What is a duty of care?A duty of care means that there is a legal responsibility to put measures in place to protect your safety.
It could be a person that owes you a duty of care, or it could be a business, or it could be another type of organisation like a government or local authority.
If you get injured because someone failed to live up to their duty of care, they might owe you compensation.
This article will explore how duty of care works in different circumstances to give you a better idea of what your rights are.
Pubs, restaurants and other food and drink establishmentsWhen you’re visiting somewhere that sells food and drink, like a pub or a restaurant, you have a reasonable expectation of two things.
Firstly, that the restaurant or pub is free of immediate hazards that could cause an accident.
Secondly, that any food you buy is safe to eat and won’t make you ill.
The owner of the pub or restaurant owes you a duty of care to protect you from both of these things.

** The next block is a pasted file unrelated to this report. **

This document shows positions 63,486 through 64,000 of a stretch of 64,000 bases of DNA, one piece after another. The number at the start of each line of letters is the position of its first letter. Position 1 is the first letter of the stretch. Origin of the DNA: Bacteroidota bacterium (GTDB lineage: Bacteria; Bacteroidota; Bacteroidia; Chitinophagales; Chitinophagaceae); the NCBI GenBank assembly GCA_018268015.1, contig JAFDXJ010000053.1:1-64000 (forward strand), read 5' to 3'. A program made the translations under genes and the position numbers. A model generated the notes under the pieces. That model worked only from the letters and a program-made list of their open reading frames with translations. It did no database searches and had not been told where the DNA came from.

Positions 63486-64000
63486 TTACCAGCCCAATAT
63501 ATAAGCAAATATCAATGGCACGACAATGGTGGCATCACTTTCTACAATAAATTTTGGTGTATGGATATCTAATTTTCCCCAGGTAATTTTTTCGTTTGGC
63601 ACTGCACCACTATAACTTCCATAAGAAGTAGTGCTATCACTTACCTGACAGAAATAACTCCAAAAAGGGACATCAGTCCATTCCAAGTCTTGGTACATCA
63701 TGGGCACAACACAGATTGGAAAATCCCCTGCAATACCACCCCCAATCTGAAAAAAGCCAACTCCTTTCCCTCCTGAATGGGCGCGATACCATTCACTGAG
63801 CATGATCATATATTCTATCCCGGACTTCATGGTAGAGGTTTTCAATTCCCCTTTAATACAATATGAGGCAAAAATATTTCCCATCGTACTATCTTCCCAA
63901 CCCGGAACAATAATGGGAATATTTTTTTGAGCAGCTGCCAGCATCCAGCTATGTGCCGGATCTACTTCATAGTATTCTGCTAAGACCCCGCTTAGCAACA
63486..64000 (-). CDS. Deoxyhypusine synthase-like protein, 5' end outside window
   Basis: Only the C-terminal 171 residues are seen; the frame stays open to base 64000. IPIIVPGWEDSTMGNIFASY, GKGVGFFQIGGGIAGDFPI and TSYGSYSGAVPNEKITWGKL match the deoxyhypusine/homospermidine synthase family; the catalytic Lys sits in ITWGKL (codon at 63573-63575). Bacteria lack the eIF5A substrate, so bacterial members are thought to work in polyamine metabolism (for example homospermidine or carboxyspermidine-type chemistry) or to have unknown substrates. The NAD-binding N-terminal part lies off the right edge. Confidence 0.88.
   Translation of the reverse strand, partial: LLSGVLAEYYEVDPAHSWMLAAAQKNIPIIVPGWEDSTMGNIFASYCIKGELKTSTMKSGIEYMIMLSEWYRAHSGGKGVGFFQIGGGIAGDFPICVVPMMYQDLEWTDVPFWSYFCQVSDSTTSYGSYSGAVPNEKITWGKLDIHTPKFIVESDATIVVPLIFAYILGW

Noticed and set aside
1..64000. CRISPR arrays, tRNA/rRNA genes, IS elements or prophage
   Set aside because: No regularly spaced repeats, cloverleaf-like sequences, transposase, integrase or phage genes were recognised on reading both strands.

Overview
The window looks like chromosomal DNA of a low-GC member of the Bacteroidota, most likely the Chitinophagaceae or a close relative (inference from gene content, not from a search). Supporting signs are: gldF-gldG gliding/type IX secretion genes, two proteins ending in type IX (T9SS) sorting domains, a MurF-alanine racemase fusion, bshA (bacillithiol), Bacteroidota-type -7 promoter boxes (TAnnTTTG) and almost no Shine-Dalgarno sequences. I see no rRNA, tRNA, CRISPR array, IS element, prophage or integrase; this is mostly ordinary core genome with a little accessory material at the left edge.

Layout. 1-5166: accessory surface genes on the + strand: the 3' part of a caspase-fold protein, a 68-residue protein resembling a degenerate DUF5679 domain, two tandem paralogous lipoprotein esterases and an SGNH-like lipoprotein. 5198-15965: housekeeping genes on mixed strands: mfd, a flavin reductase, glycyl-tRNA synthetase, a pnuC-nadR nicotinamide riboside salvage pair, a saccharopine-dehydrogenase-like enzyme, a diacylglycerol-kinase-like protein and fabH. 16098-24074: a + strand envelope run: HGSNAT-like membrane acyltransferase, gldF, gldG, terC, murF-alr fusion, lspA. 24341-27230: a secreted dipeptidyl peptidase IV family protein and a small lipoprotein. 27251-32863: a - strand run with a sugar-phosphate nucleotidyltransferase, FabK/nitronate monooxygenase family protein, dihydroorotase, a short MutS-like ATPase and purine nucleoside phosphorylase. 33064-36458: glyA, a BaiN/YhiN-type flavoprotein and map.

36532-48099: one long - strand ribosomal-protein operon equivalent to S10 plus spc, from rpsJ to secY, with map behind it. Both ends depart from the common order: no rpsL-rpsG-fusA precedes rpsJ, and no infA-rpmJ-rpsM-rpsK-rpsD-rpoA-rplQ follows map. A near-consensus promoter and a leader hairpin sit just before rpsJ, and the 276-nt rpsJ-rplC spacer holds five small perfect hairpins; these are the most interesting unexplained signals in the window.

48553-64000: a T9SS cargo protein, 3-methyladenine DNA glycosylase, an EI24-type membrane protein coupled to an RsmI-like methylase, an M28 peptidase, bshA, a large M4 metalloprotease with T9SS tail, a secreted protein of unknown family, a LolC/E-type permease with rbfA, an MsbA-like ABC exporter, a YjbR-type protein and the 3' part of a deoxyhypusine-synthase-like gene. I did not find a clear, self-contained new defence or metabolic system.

This means that they can be held responsible for any accident you have on-site, as well as for food poisoning caused by their produce.
To fulfil their duty of care to you, owners need to put measures in place to ensure the pub or restaurant itself is free of hazards, as well as measures to maintain a hygienic environment for handling food.
This might include measures such as:
- Cleaning up spilled food and drink as soon as possible to prevent customers slipping
- Providing serving staff with training to prevent accidents involving burns from spilled hot food and drink
- Maintaining hygienic and appropriate kitchen facilities
- Ensuring cooking staff are fully trained and qualified to prepare food to prevent customers getting food poisoning
- Labelling potentially harmful ingredients in foods that could cause an allergic reaction in food allergy sufferers
Products that you buyYou have a reasonable expectation that any product you buy from a reputable seller won’t pose a danger to you or anyone else who might interact with it.
The people who make these products have a duty of care to their customers to ensure that their products are safe to use.